Behind its beautiful palm trees and other turquoise lagoons, the tropical island of Mauritius has a rich history that will not fail to amaze you…

The first written traces of the history of Mauritius date back to the fifth century with many navigators, merchants and pirates passing by who came there regularly. First, visited by Arab sailors who named it “Dinarobin” (the Silver Island) in the tenth century it did not take long to be assailed by the Portuguese who was in transit during their trip to Zanzibar devastating the native turtle population. They called it “Ilha do Cirne” (Swan Island) in 1507, two years after its rediscovery by Pedro Mascarenhas, after which is named the Mascarene archipelago.

The virgin island was first colonized by the Dutch who will stay there only briefly. They renounced to the process of colonization in 1658, because of calamities and bad weather, leaving behind only a few ruins, the name of the country and the legend of the poor dodo, symbol of this lost paradise; it is then the French who showed interest to the tropical island.

The French imprint

Indeed, in 1715 and coming from Reunion Island (formerly Bourbon Island) the French claimed the island and imported most of the fauna and flora that we know today. In 1735, Bertrand François Mahe de La Bourdonnais, captain of the East India Company, was appointed by Louis XV “Governor of the Bourbon Islands and France” and decided to name Port Louis, capital of the island of France at the expense of South Port which was too exposed to the trade winds.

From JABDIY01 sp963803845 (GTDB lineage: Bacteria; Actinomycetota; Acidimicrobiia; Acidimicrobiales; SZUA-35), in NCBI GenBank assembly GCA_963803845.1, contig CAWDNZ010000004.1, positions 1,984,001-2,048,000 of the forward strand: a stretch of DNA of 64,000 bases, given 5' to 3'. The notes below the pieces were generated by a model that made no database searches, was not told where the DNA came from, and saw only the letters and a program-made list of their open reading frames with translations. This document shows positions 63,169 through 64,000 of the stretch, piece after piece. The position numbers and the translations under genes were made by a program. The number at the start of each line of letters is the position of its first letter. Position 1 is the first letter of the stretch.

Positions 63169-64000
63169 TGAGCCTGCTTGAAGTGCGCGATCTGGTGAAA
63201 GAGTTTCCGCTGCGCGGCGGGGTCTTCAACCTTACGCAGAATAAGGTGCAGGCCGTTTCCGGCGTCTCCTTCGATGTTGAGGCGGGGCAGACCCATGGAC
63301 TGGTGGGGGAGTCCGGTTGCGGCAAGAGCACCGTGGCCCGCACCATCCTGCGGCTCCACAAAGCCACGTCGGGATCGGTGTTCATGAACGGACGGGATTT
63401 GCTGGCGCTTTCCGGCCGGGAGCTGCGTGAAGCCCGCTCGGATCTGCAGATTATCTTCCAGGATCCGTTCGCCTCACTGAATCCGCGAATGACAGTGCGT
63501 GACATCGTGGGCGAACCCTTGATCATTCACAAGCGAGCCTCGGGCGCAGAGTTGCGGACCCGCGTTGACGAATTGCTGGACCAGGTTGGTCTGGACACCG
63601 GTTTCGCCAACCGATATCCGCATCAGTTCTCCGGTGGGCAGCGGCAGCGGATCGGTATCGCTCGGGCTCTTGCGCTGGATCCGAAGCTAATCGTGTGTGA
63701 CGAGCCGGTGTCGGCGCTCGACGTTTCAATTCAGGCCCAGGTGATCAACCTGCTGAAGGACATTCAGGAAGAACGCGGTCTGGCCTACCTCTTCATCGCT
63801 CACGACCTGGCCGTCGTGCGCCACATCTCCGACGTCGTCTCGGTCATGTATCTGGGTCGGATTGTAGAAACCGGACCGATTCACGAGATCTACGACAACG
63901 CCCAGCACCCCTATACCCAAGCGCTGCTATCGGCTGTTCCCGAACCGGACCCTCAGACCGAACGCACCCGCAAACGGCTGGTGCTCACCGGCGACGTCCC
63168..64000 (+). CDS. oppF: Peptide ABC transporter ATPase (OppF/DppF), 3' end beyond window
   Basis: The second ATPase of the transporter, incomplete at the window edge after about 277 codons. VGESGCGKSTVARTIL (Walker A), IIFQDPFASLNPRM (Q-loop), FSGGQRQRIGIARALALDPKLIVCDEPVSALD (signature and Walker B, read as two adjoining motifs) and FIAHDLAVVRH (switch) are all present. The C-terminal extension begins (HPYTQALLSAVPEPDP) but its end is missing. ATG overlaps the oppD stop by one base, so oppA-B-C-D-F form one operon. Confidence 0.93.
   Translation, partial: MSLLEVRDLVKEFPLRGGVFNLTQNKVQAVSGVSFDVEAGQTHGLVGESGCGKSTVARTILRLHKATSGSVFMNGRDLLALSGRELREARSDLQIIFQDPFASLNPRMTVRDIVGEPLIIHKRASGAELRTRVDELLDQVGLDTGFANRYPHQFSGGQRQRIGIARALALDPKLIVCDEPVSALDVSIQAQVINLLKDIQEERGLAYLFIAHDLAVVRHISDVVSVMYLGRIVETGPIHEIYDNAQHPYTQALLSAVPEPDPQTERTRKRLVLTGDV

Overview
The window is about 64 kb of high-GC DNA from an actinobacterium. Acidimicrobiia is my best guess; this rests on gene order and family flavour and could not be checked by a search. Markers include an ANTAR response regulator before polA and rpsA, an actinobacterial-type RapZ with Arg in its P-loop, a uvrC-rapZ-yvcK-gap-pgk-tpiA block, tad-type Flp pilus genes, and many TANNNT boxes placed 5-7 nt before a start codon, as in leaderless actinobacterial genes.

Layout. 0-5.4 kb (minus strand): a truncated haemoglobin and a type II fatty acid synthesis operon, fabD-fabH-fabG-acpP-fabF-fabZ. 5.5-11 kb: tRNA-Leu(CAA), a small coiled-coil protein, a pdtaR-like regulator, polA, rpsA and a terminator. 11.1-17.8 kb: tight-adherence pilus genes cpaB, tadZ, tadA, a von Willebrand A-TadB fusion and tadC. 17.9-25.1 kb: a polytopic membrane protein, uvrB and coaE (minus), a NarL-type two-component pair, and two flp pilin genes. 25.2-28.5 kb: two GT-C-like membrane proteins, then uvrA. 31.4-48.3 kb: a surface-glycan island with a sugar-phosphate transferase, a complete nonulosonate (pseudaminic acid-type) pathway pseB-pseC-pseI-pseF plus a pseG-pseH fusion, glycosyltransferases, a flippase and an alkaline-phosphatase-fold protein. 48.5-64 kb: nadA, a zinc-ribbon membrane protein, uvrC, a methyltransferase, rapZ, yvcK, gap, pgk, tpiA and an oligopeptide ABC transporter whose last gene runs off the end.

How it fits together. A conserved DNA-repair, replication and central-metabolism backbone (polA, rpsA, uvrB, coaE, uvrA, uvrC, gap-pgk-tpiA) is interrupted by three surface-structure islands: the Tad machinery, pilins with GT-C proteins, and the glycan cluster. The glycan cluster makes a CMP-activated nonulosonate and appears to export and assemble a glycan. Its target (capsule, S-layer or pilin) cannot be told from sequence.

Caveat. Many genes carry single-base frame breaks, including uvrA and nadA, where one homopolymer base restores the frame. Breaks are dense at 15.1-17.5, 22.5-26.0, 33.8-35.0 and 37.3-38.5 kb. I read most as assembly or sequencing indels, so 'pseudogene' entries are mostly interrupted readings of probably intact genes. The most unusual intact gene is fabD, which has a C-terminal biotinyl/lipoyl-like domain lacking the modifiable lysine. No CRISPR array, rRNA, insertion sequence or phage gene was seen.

Thereafter, he enabled the development of the naval industry, the construction of a hospital, a sugar factory and the road network of the island.

At this time, the wild tropical island then became a prosperous colony and had 60 000 inhabitants. But the man who is also called “the father of the island”, Mahé de La Bourdonnais, died in 1753.

British colonization

The spectacular development of the island is such that it fuelled the greed of the British. The latter finally took possession of the island in 1810, not without having suffered a defeat at the famous battle of the Grand Port, the only naval victory of Napoleon on the English fleet.

Mauritius is actually ceded to the English by the Treaty of Paris in 1814 as Rodrigues and Seychelles. Reunion Island, meanwhile, remains French. Robert Farquhar, the first British governor, develops the road network but it is the sugarcane cultivation that really takes off: 250 sugar refineries work in the middle of the 19th century.

However, the end of the nineteenth century proved to be difficult. The island faced many obstacles such as violent weather, fires and epidemics.

The French and the English had introduced slaves from Africa and Madagascar to the island, but also workers from China and India, and their descendants are still living in Mauritius today.

Independence of Mauritius

Slavery was abolished in 1835 and it was finally on March 12, 1968 that Mauritius obtained its independence.

Following the abolition of the English monarchy, the island was proclaimed Republic of Mauritius in 1992.
And it is Barlen Vyapoory who is the acting President since March 2018.